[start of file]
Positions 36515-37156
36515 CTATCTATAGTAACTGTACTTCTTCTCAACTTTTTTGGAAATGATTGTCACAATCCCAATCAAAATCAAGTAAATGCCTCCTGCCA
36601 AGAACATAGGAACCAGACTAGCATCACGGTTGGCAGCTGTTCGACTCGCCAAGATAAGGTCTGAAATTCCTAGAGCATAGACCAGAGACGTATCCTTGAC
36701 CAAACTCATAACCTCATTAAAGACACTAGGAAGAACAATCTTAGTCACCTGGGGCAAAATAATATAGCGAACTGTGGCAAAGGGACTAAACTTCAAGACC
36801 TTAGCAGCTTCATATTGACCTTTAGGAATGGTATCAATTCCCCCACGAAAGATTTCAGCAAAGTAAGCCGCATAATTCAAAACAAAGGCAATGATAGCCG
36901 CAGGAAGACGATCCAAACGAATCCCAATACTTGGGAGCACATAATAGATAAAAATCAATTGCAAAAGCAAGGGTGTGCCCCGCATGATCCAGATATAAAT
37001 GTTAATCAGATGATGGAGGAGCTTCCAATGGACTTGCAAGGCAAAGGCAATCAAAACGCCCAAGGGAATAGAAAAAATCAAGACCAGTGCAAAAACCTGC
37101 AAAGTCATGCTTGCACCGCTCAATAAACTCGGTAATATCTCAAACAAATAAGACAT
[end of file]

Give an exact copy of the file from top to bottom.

Positions 36515-37156
36515 CTATCTATAGTAACTGTACTTCTTCTCAACTTTTTTGGAAATGATTGTCACAATCCCAATCAAAATCAAGTAAATGCCTCCTGCCA
36601 AGAACATAGGAACCAGACTAGCATCACGGTTGGCAGCTGTTCGACTCGCCAAGATAAGGTCTGAAATTCCTAGAGCATAGACCAGAGACGTATCCTTGAC
36701 CAAACTCATAACCTCATTAAAGACACTAGGAAGAACAATCTTAGTCACCTGGGGCAAAATAATATAGCGAACTGTGGCAAAGGGACTAAACTTCAAGACC
36801 TTAGCAGCTTCATATTGACCTTTAGGAATGGTATCAATTCCCCCACGAAAGATTTCAGCAAAGTAAGCCGCATAATTCAAAACAAAGGCAATGATAGCCG
36901 CAGGAAGACGATCCAAACGAATCCCAATACTTGGGAGCACATAATAGATAAAAATCAATTGCAAAAGCAAGGGTGTGCCCCGCATGATCCAGATATAAAT
37001 GTTAATCAGATGATGGAGGAGCTTCCAATGGACTTGCAAGGCAAAGGCAATCAAAACGCCCAAGGGAATAGAAAAAATCAAGACCAGTGCAAAAACCTGC
37101 AAAGTCATGCTTGCACCGCTCAATAAACTCGGTAATATCTCAAACAAATAAGACAT